Eggplant Parm (a la Sopranos)

December 14, 2012

I love this recipe for Eggplant Parm.  In fact, I crave it often.

 

Eating it makes me feel like I am at an Italian relative’s house (which I don’t have) or in the North End of Boston (which I don’t get to as often as I would like).  Since my only option for authentic Italian is my kitchen, a treasure this recipe, which was hastily jotted down as one of the Soprano stars gave it in an interview.

I don’t know his name but it was this guy:

First, you make your sauce.  This is such a purist sauce and it is fantastic for EVERYTHING.  And I really do make it to taste every time, these are just approximations (again, it was hastily jotted down).  If it ever tastes too acidic, feel free to add sugar, 1 teaspoonful at a time.

Tomato Sauce:
4 T. Olive Oil
3-4 cloves of garlic
Crushed tomotoes (3 20 oz. cans)
S&P to taste
1 T. Oregano
3-4 T. Basil (fresh is best, but dried will do, use about half the amount)
Other ingredients are:
Eggplant
2 Eggs
Splash of Milk
Seasoned Breadcrumbs
S&P
Fresh Mozzarella, sliced
To make the Eggplant: 
This is just your basic breaded & fried assembly. Lay out a bowl/tray of each:
Egg mixed with Milk
Seasoned Bread Crumbs
Get a large pan hot with 4 T. olive oil.  Slice the egg plant thin (1/2 to 1 inch), dip it in the eggs & milk then breadcrumbs, and fry.
Watch closely, and flip after a few minutes or golden brown. When cooked on both sides, place on plate with paper towel and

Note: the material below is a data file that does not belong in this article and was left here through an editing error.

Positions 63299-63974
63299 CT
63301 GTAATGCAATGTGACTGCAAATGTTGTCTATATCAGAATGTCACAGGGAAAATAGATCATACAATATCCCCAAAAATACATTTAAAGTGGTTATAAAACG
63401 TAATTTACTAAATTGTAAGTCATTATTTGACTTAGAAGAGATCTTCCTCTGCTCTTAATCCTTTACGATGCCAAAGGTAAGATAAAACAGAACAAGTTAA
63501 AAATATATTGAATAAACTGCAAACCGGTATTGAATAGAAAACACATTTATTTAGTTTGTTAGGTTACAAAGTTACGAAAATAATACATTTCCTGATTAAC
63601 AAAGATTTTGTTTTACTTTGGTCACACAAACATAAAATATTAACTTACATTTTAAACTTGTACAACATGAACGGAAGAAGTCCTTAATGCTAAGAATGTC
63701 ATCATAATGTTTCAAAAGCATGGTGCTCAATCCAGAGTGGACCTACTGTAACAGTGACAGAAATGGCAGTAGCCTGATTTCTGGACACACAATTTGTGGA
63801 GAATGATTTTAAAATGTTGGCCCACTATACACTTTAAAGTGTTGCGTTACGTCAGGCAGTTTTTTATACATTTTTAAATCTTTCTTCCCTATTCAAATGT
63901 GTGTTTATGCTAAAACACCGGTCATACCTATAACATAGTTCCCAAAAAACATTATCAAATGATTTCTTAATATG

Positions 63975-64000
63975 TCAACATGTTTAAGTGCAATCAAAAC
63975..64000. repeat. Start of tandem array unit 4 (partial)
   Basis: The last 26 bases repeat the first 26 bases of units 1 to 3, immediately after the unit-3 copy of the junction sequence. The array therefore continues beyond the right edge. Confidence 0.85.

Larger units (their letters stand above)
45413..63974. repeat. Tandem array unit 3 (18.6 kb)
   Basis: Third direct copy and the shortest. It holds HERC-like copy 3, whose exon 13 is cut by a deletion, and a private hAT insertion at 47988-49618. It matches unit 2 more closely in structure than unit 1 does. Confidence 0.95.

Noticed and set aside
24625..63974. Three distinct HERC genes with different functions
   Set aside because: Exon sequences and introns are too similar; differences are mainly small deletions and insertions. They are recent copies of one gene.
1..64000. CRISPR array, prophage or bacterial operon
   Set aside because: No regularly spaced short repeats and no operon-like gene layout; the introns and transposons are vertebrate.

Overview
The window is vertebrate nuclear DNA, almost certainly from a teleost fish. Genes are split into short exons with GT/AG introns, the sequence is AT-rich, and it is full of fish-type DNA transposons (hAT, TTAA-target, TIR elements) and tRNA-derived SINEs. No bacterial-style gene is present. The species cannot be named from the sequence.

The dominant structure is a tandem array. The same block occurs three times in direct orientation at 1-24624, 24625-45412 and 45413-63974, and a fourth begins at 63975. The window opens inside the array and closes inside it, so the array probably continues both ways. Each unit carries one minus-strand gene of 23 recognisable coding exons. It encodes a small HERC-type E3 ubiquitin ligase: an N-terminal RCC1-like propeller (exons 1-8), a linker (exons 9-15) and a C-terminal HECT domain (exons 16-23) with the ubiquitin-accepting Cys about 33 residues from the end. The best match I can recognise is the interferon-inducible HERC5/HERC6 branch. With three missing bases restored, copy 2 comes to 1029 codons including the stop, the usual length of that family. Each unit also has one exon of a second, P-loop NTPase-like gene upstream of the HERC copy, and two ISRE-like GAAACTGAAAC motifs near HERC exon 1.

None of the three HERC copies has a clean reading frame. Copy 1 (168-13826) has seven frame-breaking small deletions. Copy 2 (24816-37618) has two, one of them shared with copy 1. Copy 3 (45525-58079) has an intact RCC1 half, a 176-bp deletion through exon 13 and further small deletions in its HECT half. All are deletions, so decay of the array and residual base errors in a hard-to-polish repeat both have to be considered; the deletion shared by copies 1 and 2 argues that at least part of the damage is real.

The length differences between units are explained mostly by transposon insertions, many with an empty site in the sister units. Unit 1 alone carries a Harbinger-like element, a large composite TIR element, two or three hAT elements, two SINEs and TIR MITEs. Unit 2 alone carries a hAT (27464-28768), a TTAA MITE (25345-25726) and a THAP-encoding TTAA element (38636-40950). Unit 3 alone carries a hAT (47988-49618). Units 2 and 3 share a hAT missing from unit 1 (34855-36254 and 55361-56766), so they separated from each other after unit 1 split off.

sprinkle with kosher salt. Continue with all, being careful to add more oil if needed and scrape out burned bread crumbs if possible.
My sister likes this dish after you have salted the eggplant and let it drain in a collander for 1/2 hour or so to get rid of excess water, but I don’t notice the difference that much.  If you think you would like the texture of the eggplant better (for her, it was a revelation and made her like Eggplant Parm) give it a try.
To assemble, simply layer sauce, eggplant, sauce, eggplant in a casserole pan. Then lay the sliced buffalo mozzarella (or any fresh ball mozzarella)
on top to melt and turn cheesy gooey.
It really is a testament to simple ingredients, because the dish is so easy and so delicious.  Until we all get to vacation together in Italy,
Buon Appetito!!

 

1 Comment

  1. Sarah Bedinghaus says:

    Katie, this was so amazing! I miss the old Eggplant parm back at Lower and crave it all the time, only to never have the opportunity to enjoy. This was the first of your recipes I had to try and it was awesome. I made it with Heidi’s help on a Sunday afternoon ( I actually had two eggplants, so made more breading and made two small pans ) . Shortly after I assembled it Brian shared that he didn’t care for eggplant and it was totally his loss! I got to eat it for dinner for several nights. I’m going to make certain that I get a crusty loaf to make a sandwich out of the next tray!

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